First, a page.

We've had endless conversations about this topic.  What is foreign aid?  When is it needed?  How should it be given?  Should the universal church participate?  What is the long term fruit of people, communities or even countries that receive it?  Why does foreign aid seem to quickly deplete a community when it's meant to help?  On and on and on the questions fly.  They can haunt us in the night and there hasn't been a day go by that we don't contemplate it to some degree.  For us it has been one of the daily background noises here - just kinda always whistling its tune.  These conversations, at times, have been fun and fascinating to contemplate but most of the time they are incredibly tiring.  Our discovery seems to regularly pull up the damage caused by foreign aid.  It is really sad to witness good, well-meaning intentions that end up being misguided, unhelpful and sometimes even oppressive.  Even worse when organizations exist for the purpose of selfish gain and "exporting poverty" to that end.

Jason rightfully states to me (the analogy queen), "Every analogy breaks down at some point but they're still helpful."  So one night, a while back, we were talking about all of this and he explained that Haiti is like the women that wear neck rings.  Every ring represents an NGO (nongovernmental organization) of some sort.  They slowly add rings one year at a time and the weight of them actually pushes their collar bones down, permanently changing the structure of their body, to make the neck appear longer.  The skin is often scarred from the rings rubbing.  There are actually groups, or so we've read, that wear the rings for the purpose of drawing tourism.  This word-picture keeps coming to mind and we're praying a lot about how not to be another ring on an already stretched neck.

What does helping and loving the poor look like?  Especially as well known pastors draw the Western church's attention to the matter through books like, "Radical", "Don't Waste Your Life", and "Crazy Love."

I realize that we could delve into this subject matter like really, super-duper, a lot but I'm not sure this is the place and time to go there.  We're still struggling to articulate it let alone publicly converse on the matter.  Just know that it is something we see and are wrestling through. If you're looking to learn more on the subject matter, "When Helping Hurts" and "Awaiting a Savior", would be great resources to help you responsibly respond.

A Taste of Heaven

Sometimes the boys just connect.  It's like a piece of Heaven just falls down in our yard.  They get knee deep in the same idea and play their hearts out.  I mean they buy into the same vision and they really own it.  I remember playing like this with my own siblings, cousins and friends.   Permanently etched on your heart-memory, forever.  It's one of the things that makes childhood such an incredible experience.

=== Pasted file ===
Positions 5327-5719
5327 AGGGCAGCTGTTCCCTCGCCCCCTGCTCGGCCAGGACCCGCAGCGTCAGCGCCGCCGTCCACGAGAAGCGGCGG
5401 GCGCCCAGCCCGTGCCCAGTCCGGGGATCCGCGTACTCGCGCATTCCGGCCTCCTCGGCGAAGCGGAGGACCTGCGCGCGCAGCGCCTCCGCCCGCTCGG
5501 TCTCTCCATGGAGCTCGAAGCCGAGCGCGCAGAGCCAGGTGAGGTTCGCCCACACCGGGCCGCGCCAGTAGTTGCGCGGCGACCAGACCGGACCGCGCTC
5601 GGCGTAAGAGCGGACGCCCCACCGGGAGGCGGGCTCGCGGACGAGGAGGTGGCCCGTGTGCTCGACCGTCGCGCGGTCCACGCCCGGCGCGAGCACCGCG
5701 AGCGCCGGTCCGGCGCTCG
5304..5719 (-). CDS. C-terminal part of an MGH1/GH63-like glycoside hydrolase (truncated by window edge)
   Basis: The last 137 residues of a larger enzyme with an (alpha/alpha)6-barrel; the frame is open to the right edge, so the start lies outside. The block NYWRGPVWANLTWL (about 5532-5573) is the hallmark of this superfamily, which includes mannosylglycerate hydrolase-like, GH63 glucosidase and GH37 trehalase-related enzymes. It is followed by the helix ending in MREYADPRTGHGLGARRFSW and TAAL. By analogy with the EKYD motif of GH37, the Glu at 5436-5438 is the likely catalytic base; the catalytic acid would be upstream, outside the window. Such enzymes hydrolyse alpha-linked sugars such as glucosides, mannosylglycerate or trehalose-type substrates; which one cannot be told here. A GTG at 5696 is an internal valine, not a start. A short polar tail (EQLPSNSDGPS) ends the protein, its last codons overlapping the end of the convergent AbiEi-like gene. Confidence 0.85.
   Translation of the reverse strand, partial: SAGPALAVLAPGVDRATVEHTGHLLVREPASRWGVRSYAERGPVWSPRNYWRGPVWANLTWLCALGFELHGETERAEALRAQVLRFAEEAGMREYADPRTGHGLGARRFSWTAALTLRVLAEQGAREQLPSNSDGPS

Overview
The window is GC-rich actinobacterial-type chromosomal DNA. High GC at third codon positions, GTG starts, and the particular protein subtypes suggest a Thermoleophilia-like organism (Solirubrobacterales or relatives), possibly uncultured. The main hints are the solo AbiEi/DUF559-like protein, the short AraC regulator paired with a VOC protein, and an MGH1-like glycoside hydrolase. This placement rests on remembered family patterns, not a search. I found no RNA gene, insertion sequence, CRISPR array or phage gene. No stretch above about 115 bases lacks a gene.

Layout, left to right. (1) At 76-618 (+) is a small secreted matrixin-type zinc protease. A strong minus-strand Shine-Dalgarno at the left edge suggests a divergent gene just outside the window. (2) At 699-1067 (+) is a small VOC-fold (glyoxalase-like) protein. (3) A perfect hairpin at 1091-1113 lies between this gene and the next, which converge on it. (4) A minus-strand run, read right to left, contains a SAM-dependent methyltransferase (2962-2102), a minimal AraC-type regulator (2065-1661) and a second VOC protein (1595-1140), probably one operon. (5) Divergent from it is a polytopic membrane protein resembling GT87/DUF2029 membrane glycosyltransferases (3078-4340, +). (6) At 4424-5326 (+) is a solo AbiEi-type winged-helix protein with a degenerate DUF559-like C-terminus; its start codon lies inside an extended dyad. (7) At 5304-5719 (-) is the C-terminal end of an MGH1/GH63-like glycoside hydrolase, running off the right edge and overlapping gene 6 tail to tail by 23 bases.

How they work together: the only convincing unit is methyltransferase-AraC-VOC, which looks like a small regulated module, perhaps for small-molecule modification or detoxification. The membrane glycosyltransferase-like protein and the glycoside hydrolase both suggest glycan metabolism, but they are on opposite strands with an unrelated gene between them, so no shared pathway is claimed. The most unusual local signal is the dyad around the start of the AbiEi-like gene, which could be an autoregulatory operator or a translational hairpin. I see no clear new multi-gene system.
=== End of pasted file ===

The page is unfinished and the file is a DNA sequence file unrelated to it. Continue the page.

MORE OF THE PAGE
Our yard magically transforms before our very eyes into the perfect setting for that given scheme.  It's been a battle field a few times.  They were ditch diggers the other day - all day; building a better directed drainage for all of the rain we've been getting.  The trampoline easily becomes a karate or wrestling rink.  The bed of the this place is the place for meaningful conversations.  It's kinda like Calvin and Hobbes when they're in the wagon or on the sled.  These boys can share heart to heart best in the back of the truck.  No kidding.  Oh and there's the big vine on the fence.  It's the best spot for spies.  How can I forget the top of the generator house.  It's been a house and fort.  I don't think there is a better place to eat fresh coconuts?  It really is incredible.

When these days come I can't help but stick close to the windows or plant myself at the picnic table just to soak it up.  It's better if I'm almost invisible because sometimes the slightest interruption will disrupt the magical connections of friendships and imaginations at work.  It's not every day that all of the components just fit - like the code on a treasure box lock.  Just some days.  And when it happens I try to change my day's plans around their fun.  It's too wonderful to hinder.  It almost demands that I be wowed by it.  It is worshipful.  It is God at work in their little hearts.  Just a quiet, delightful observation is needed with the occasional offer of drinks and snacks.  I think heaven will be something like this.  Can you imagine relationships the way He designed them with His creativity fueling the fun?  It's going to be great.

I popped around the corner and it was happening.  Hans has been growing his little sapling in a jar for quite some time now and Zacharie decided that today was the day for it's roots to spread out.  Ethan shared their excitement and all three became gardeners.  Just like that.

But one tree wasn't enough.  They found a volunteer tree growing right next to the house so all three played tug-a-war, them against it.  They won with a hoot-and-a-hollar,  in a pile on the cement.
With tree and partial root in hand they merrily proceeded to make another hole for it too.

Here it is.  Hans' little tree.  They even gave it a little shade with the upside down flower.
Lord, bless these boys and grow this up to be a tree.
A great big one that reminds them of Your great kindness.

Easter 2012

We had a good Easter.  It was a fun and busy weekend.  We're thankful for the way that God has provided our little neighborhood.  It makes holidays much more enjoyable amongst many other good things.  Here is just a little bit from our weekend.